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How to Sort Your Collection of Old Photos

 

Sorting and organizing a large collection of family photographs can be overwhelming. Even though most of us have made the switch to digital, we still have collections of old pictures from our own past or those that have been passed down from our relatives. If you have a ton of photos to organize and don’t know where to begin, here are some ideas for tackling the job.
 
1. Collect them all in one place – Your photos might be scattered throughout your home in boxes, drawers, and albums. Gather them all together so you can assess how many you have to deal with and make decisions about storage solutions.
 
Old albums, especially the ones with sticky pages and a clear plastic overlay, can be damaging to photos over time. Remove photos from these for safe keeping (try sliding dental floss between the back of the photo and the adhesive to loosen them), and if they are truly stuck, consider getting the entire page scanned. This can be done locally at the at the Brewerton Library’s Preservation Studio.
 
2. Decide on categories – The next step is to start sorting into categories. How specific you get will depend on the level of detail you prefer and the size of your collection. If a chronological system makes the most sense to you, stick to decades or life stage (such as before you were born, childhood, early adult, and later adult). Within a chronological system you can create subcategories if you wish, such as holidays, vacations, side of the family, or important places. You don’t need an overly complex system, just one that allows you to find the photo you are looking for with ease.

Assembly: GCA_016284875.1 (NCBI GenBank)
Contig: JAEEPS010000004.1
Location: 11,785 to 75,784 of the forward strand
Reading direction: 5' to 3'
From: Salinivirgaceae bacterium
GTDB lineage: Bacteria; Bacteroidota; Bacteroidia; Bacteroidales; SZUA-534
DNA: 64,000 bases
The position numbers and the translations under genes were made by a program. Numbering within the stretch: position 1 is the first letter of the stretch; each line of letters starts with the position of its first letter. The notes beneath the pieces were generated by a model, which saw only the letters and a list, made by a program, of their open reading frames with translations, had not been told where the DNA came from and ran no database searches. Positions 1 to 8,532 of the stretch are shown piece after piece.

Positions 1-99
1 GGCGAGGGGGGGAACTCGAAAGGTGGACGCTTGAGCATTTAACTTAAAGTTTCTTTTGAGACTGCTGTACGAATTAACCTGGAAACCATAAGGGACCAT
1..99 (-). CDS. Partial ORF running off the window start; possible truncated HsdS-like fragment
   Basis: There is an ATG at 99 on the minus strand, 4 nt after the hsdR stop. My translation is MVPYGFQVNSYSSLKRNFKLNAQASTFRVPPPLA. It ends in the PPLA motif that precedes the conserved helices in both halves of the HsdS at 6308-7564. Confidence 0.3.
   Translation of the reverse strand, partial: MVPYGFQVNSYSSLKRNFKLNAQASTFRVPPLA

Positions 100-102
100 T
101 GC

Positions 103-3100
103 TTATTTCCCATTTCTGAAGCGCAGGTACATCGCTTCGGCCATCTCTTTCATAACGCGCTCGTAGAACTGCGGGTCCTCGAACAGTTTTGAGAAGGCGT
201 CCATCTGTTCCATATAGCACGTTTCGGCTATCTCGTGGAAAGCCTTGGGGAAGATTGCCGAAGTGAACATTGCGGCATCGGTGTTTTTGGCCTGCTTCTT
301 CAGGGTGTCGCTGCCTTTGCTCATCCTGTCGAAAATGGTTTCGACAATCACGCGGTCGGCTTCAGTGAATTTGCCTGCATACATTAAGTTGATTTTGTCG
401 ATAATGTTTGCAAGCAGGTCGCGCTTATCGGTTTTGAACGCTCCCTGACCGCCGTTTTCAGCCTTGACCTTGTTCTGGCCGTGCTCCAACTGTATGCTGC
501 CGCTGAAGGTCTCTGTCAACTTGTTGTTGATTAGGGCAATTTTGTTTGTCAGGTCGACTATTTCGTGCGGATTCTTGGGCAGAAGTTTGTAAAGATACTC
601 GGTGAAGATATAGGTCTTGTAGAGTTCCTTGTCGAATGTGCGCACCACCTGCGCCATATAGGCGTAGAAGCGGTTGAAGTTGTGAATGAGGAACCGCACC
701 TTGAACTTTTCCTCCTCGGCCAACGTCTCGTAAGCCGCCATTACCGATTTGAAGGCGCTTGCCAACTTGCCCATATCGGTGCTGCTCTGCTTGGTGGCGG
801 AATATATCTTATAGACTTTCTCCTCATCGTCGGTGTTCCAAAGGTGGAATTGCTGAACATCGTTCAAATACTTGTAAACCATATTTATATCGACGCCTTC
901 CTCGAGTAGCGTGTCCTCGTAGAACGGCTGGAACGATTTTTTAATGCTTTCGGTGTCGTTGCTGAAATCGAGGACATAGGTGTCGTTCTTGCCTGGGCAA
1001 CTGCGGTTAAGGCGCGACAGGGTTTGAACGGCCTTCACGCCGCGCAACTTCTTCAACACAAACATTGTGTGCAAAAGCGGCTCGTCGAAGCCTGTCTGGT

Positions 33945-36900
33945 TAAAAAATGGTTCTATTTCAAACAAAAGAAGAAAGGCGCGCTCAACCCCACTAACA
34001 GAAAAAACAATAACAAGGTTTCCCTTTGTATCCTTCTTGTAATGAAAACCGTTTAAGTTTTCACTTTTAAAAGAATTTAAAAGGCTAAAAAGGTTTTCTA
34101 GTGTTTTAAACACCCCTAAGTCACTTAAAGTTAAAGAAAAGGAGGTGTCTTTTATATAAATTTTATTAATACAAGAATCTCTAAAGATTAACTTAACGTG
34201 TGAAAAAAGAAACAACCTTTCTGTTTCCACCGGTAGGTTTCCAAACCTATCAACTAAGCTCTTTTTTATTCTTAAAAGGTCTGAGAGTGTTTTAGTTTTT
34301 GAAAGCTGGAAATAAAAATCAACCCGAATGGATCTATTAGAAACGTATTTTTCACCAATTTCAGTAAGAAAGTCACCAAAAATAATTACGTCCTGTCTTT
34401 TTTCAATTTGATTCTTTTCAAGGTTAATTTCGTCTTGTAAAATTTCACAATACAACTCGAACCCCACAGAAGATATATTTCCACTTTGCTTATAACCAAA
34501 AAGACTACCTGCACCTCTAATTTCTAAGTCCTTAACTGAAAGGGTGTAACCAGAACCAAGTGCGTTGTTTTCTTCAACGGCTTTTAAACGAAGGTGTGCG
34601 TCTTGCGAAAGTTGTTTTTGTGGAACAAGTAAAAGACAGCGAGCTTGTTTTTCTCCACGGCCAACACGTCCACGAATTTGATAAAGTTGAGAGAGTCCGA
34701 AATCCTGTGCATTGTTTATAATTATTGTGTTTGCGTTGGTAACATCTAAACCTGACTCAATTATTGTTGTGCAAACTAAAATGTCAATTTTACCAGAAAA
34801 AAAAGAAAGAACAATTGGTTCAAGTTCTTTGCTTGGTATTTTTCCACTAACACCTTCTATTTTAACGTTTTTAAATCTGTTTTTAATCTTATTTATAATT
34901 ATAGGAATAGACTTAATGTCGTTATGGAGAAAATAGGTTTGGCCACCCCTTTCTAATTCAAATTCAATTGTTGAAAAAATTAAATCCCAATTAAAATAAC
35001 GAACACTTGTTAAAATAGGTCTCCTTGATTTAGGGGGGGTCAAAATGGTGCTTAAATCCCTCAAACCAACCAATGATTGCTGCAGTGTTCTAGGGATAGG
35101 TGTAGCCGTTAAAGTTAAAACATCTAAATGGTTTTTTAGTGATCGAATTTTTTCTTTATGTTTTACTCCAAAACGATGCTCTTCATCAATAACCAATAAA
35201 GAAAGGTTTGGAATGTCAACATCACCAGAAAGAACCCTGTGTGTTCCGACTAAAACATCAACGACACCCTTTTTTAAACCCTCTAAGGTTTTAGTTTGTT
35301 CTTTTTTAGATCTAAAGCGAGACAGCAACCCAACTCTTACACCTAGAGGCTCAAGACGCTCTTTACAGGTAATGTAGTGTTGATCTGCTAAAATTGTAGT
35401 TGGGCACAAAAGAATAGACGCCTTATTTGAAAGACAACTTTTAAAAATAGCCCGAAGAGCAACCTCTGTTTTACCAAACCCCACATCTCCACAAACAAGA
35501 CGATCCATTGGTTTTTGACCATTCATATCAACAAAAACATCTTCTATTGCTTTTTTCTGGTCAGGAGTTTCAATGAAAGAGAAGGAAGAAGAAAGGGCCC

3. Weed as you go – As with any other item in your home, the fewer photos you keep the easier it will be to organize them. As you are sorting, consider discarding any photos that meet the following criteria:

  • They are blurry or too dark

  • They are duplicates

  • You don’t recognize the people or places in them

  • You have an excess number from the same event

  • It’s a memory that is not going to be shared by future generations

  • It depicts landscapes, monuments, zoo animals, or other impersonal images

4. Storage considerations – The easiest and most space efficient storage option is to use photo boxes. Get some that are made of acid-free materials and use dividers or envelopes to keep your categories separated. Albums take more time to put together, so use them to show off only the very best in your collection.

 

 

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Make it fab!

Carrie

 

 

 

 

 

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